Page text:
RESEARCH SUPPORT, NON-U.S. GOV'T
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A fertility-preserving option in early cervical carcinoma: laparoscopy-assisted vaginal radical trachelectomy and pelvic lymphadenectomy.

OBJECTIVE: Laparoscopic vaginal radical trachelectomy is a fertility-preserving alternative to radical hysterectomy or chemoradiation in young women with stage IA2 to IB cervical cancers. The aim of this study is to describe the feasibility and outcome of laparoscopic radical vaginal trachelectomy and pelvic lymphadenectomy in women treated with early cervical cancers who wish to maintain fertility.

STUDY DESIGN: From August 2000 through December 2004, 16 patients were offered this procedure. Patients were selected for this treatment on the basis of favorable cervical tumors and a desire to maintain fertility. Laparoscopic pelvic lymphadenectomies were performed in all patients. Vaginal radical trachelectomy was performed immediately if removed lymph nodes were negative. Obstetrical and oncological outcomes were evaluated.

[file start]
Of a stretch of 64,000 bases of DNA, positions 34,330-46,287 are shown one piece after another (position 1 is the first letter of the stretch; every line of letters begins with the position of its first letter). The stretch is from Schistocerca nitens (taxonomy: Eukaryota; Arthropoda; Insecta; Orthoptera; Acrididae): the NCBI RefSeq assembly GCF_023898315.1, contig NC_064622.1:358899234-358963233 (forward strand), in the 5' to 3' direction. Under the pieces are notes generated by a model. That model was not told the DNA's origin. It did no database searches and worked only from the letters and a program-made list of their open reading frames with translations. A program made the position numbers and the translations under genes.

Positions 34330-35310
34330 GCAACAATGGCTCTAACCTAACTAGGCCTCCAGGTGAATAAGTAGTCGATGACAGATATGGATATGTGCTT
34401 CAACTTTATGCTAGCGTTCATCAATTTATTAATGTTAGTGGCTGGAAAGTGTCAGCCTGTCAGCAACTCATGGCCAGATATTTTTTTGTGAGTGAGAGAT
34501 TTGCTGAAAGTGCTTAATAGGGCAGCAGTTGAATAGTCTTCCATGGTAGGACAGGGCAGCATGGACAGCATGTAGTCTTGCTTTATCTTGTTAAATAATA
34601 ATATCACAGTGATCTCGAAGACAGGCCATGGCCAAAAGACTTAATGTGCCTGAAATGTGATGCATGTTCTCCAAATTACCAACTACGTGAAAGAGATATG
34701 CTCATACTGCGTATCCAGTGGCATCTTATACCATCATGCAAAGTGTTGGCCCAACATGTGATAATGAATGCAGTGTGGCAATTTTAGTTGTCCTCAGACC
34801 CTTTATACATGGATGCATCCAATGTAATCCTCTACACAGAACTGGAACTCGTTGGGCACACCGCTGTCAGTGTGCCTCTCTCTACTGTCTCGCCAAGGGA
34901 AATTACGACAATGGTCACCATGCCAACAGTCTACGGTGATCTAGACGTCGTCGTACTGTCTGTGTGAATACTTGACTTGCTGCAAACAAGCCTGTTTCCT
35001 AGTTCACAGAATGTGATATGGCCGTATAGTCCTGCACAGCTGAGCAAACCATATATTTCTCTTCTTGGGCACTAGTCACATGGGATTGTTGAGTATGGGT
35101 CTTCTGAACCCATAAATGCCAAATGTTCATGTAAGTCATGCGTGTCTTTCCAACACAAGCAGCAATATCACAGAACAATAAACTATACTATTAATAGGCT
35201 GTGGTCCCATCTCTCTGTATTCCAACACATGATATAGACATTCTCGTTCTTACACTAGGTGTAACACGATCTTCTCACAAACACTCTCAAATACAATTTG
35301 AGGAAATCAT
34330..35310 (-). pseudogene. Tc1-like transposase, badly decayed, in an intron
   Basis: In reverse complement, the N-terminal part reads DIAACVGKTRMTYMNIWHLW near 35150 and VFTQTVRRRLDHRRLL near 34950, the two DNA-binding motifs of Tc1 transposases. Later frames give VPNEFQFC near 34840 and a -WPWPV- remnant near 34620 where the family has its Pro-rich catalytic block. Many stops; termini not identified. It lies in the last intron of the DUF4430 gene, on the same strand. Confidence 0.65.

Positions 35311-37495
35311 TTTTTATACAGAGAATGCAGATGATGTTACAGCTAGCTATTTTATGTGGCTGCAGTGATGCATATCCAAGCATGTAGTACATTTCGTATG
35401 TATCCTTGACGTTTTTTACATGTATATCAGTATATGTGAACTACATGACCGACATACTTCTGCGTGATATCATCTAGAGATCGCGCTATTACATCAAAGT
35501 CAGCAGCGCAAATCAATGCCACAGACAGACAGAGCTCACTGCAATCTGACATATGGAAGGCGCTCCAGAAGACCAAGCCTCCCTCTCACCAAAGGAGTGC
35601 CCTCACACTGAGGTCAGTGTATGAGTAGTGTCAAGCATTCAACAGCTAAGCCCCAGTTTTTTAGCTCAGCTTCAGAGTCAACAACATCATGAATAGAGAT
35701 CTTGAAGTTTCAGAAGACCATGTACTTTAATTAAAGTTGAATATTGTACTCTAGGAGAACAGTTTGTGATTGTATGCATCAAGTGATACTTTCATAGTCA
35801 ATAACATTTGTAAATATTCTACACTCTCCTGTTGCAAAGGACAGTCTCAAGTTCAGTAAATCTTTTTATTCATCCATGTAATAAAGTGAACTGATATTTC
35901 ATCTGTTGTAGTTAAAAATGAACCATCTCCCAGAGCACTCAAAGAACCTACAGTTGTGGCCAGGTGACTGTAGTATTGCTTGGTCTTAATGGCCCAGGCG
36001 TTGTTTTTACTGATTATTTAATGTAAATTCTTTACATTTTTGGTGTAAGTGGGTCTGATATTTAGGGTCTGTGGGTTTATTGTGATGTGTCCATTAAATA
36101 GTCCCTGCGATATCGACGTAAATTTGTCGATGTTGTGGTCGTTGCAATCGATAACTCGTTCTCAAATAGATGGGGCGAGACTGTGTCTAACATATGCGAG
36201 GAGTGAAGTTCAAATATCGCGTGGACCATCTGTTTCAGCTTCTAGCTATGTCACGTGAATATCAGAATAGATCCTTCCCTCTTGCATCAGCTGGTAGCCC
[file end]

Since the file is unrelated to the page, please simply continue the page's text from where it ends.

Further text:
RESULTS: Sixteen women underwent this procedure. The mean operative time was 142 min (115-178 min), with a mean blood loss of 180 ml (120-230 ml), and the average hospital stay was 6.7 days. No intraoperative or postoperative complications occurred. With an average follow-up of 28.2 months, there have been no recurrences. Five pregnancies have subsequently occurred, with two third-trimester deliveries, two miscarriages at 24 and 26 weeks' gestation, and one patient is currently 18 weeks' pregnant.

CONCLUSIONS: Laparoscopy-assisted radical vaginal trachelectomy is an adequate treatment, with its minimally invasive procedure and shorter recovery time, for early-stage cervical cancer in women who wish to preserve fertility. However, fertility issues remain the largest unanswered problem with this technique.

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